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Abelard admiration afterwards appear Beatrice beauty called character Charles Christian Church court Dante Dartmoor death Duke Edward Belcher England English eyes fact faith father feeling France French genius give Gray Grenville Guise hand heard heart Henry honor Hudson Lowe Hugh Miller Huguenots human interest John King King's lady letter literary lived London look Lord Holland Lord John Russell Lord North Lord Rockingham Lord Shelburne Madame Madame de Stael ment mind Minister Napoleon nature ness never noble once opinion palace Paris passage passed passion person philosopher Pitt poem poet poetry political Pope present Prince prison racter remarkable Royal Society seems sent speak spirit Talleyrand thing thou thought tion took truth Voltaire Walpole whole words writing young
第493页 - A pattern to all princes living with her, And all that shall succeed: Sheba was never More covetous of wisdom, and fair virtue, Than this pure soul shall be: all princely graces, That mould up such a mighty piece as this is, With all the virtues that attend the good, Shall still be doubled on her: truth shall nurse her, Holy and heavenly thoughts still counsel her...
第268页 - But evil things, in robes of sorrow, Assailed the monarch's high estate; (Ah, let us mourn! — for never morrow Shall dawn upon him, desolate!) And round about his home the glory That blushed and bloomed Is but a dim-remembered story Of the old time entombed.
第316页 - Or sculpture, speak in feeble imagery Their own cold powers. Art and eloquence, And all the shows o' the world, are frail and vain To weep a loss that turns their lights to shade. It is a woe 'too deep for tears' when all Is reft at once, when some surpassing Spirit, Whose light adorned the world around it, leaves Those who remain behind, not sobs or groans, The passionate tumult of a clinging hope, — But pale despair and cold tranquillity, Nature's vast frame, the web of human things, Birth and...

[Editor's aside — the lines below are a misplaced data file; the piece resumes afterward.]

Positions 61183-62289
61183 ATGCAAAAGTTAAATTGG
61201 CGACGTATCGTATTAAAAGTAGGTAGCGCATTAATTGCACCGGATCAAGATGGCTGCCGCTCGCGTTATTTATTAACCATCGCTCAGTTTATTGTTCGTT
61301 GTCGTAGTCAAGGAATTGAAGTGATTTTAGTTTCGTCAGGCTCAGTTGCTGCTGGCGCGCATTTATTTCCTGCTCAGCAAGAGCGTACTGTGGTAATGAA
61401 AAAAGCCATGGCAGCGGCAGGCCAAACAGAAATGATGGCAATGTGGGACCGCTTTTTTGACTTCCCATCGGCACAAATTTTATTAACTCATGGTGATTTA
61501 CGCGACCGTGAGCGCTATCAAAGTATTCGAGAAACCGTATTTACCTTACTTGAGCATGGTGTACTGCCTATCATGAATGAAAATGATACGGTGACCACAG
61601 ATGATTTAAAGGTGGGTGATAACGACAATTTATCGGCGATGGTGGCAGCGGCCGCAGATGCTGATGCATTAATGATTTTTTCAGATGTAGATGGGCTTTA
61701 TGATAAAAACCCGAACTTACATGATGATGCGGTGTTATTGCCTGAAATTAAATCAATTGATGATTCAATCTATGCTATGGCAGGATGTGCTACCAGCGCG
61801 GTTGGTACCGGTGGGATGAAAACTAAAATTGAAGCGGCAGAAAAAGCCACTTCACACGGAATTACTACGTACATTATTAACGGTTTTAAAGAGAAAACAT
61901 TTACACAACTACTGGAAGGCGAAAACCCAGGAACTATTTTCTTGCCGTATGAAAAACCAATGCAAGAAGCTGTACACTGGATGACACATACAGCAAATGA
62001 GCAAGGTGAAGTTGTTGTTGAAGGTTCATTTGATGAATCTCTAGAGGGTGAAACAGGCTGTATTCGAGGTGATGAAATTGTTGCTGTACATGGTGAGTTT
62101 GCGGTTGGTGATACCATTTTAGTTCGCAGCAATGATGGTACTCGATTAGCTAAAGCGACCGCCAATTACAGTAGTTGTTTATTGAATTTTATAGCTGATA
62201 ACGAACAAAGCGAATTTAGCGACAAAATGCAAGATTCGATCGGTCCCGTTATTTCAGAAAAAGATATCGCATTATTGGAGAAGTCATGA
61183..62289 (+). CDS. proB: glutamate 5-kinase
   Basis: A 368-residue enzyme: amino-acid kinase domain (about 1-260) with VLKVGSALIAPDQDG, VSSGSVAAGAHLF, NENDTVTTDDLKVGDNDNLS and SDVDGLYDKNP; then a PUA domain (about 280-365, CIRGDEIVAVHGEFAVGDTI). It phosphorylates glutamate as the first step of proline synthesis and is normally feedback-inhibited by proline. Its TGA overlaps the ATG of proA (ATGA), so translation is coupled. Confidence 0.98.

第84页 - Yet now despair itself is mild, Even as the winds and waters are : I could lie down like a tired child, And weep away the life of care Which I have borne, and yet must bear, Till death, like sleep, might steal on me, And I might feel in the warm air My cheek grow cold, and hear the sea Breathe o'er my dying brain its last monotony.
第490页 - Let all bitterness, and wrath, and anger, and clamour, and evil speaking, be put away from you, with all malice: and be ye kind one to another, tenderhearted, forgiving one another, even as God for Christ's sake hath forgiven you.
第443页 - Raised by thy breath, has quench'd the orb of day? To-morrow he repairs the golden flood And warms the nations with redoubled ray. Enough for me : with joy I see The different doom our fates assign : Be thine Despair and sceptred Care, To triumph and to die are mine.
第190页 - For it is not metres, but a metre-making argument that makes a poem, — a thought so passionate and alive that like the spirit of a plant or an animal it has an architecture of its own, and adorns nature with a new thing.
第291页 - That the influence of the Crown has increased, is increasing, and ought to be diminished"?